Why We Own Match Group (Ticker: MTCH)
A podcast episode covering the upside potential and key risks for this leading dating application company
Reminder: these are show notes that should be read in conjunction with the podcast. Do not expect these notes to be a polished research report.
Upcoming schedule: CPG Companies (April), Defense/Aerospace (May), Payments (June)
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(Ryan) What is the relevant history of Match Group? Context for shareholders today:
Match Group’s roots date back to 1995 when a Stanford Business School student named Gary Kremen started the website Match.com. However, after disputes with his investors, he ended up leaving the business in 1996 and receiving only $50,000. In the following years, Match.com found remarkable demand due in large part to the sheer growth of the internet. This eventually led to Ticketmaster, which was owned by IAC (or USA Networks as it was called at the time) acquiring Match.com in 1999 for $50 million.
Once it was under IAC’s umbrella, it appears user adoption really started to take off. By 2003, Match.com reportedly had ~$185 million in revenue, and by 2006 that had risen to $311 million. There were apparently some periods of stalled growth, but bringing in Jim Safka as CEO helped solve that. So by 2007, it was really still just Match.com. But in 2008, Barry Diller decided to break up IAC into 5 separate companies, with the remaining IAC being one of them. That IAC owned Match.com and Ask.com. A year later, IAC established the Match Group company and began expanding with an $80 million acquisition of People Media, which owned 27 different dating sites (BlackPeopleMeet.com, LDSPlanet.com, SingleParentMeet.com, etc.).
Continuing on their acquisition spree, Match Group bought OkCupid for $50 million in 2011. And by that point, they had already become the largest online dating business in the world. Although 2012 marked probably the largest turning point in the business’s history. That year IAC had funded essentially this “mobile app incubator” called Hatch Labs. Within Hatch Labs, developers created what would eventually become Tinder. As adoption grew across college campuses, IAC eventually decided to up its stake and purchase another big chunk of the business.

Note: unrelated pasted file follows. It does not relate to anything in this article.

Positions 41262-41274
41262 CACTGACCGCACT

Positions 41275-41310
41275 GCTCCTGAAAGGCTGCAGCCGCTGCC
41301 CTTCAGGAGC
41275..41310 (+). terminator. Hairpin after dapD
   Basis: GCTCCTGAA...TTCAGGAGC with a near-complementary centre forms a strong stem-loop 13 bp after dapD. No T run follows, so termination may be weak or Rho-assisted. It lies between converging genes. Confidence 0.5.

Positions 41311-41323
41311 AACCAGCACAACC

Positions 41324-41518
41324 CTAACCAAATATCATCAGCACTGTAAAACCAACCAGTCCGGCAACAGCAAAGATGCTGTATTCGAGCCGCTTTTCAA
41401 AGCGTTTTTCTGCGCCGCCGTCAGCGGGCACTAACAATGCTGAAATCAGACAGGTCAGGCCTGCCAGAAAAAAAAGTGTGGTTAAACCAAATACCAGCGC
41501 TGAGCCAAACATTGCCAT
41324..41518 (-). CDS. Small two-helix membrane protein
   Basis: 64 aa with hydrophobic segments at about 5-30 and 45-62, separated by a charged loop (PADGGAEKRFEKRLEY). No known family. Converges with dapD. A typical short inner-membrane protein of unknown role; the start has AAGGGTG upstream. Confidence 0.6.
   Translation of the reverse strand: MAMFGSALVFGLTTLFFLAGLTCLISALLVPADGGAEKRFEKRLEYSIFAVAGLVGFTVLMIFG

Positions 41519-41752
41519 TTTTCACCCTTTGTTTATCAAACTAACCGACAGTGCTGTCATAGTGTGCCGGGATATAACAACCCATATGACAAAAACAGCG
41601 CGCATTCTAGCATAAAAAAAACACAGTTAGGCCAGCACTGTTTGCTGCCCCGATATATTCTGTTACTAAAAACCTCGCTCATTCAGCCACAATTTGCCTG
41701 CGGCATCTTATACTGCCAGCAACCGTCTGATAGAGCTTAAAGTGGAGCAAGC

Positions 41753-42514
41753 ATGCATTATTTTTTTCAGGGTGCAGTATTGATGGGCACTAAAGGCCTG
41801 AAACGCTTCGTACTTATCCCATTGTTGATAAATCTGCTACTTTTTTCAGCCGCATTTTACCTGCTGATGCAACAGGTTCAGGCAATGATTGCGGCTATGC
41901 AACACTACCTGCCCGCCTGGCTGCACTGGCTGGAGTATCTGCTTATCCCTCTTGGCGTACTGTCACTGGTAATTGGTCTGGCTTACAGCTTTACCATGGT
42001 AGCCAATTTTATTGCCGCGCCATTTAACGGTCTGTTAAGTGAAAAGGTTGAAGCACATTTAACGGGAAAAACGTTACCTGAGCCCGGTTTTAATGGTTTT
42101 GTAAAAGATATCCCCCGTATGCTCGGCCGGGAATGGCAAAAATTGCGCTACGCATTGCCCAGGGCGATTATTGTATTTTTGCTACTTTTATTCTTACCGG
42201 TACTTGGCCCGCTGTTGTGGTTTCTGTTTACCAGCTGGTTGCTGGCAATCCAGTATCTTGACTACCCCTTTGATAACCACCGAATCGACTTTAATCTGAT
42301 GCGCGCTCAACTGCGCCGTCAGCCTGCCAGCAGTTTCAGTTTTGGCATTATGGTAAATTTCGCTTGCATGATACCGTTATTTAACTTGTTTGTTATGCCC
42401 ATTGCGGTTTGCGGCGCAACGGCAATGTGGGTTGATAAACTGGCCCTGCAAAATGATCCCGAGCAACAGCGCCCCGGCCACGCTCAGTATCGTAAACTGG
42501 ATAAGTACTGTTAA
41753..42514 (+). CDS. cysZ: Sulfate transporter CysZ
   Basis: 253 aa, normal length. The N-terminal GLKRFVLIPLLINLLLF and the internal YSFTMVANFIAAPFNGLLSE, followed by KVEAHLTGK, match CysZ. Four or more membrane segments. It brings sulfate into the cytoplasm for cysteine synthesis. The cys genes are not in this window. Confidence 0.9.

Despite the growth of Tinder, that incubator ultimately ended up being quite messy and leading to a number of lawsuits and high-profile departures. The most notable, aside from Whitney Wolfe-Herd’s, was that in 2019 the Tinder founders sued the company. The lawsuit alleged that IAC undervalued the founders’ stock options in the company. For context, by 2015, when Match Group went public, Tinder still wasn’t officially a part of it yet. It wasn’t until 2017 that the two merged and in that process the Tinder employee options were converted to Match Group options which reportedly undervalued the company. This litigation was settled this fiscal year and MTCH had $441 million worth of expenses related to it. That same year as the lawsuit (2019), IAC finally closed its position in Match Group and let the company operate independently. Suffice it to say, it’s had a messy history but it seems that’s now behind them.
Other important moments were in 2017 when Match Group began investing in Hinge, eventually buying the business for an undisclosed sum. And, in 2021, when Match Group acquired Hyperconnect for just over $1.7 billion.
(Brett) What are the important parts of this business?
In its current form, management divides the Match Group business into five parts:
Emerging and Legacy Brands
Indirect revenue is mainly from advertising and is irrelevant today, so we won’t focus on it in this episode. We also won’t focus on Asia as we have no insights into what Hyperconnect or Pairs (the leading dating app in Japan) will look like over the next three years. Although we will discuss the long-term potential of Tinder in its non-core markets outside of North America, South America, and Europe.
Tinder was 56% of Match Group’s revenue in 2022, making it the most important asset for the company today. This is also considering major foreign exchange headwinds and product development woes (we will specifically hit on this in a future section). According to management, Tinder’s division has a 50% adjusted operating margin. That would equate to $900 million in profits just from this app in 2022, or 80% of Match Group’s consolidated adjusted operating income. Yes, we would still have to back out corporate overhead expenses, but I think this highlights how important Tinder is to Match Group’s profitability at the moment. We will hit how Tinder works in the next section as that ties into what went “wrong” with the asset over the last year or so.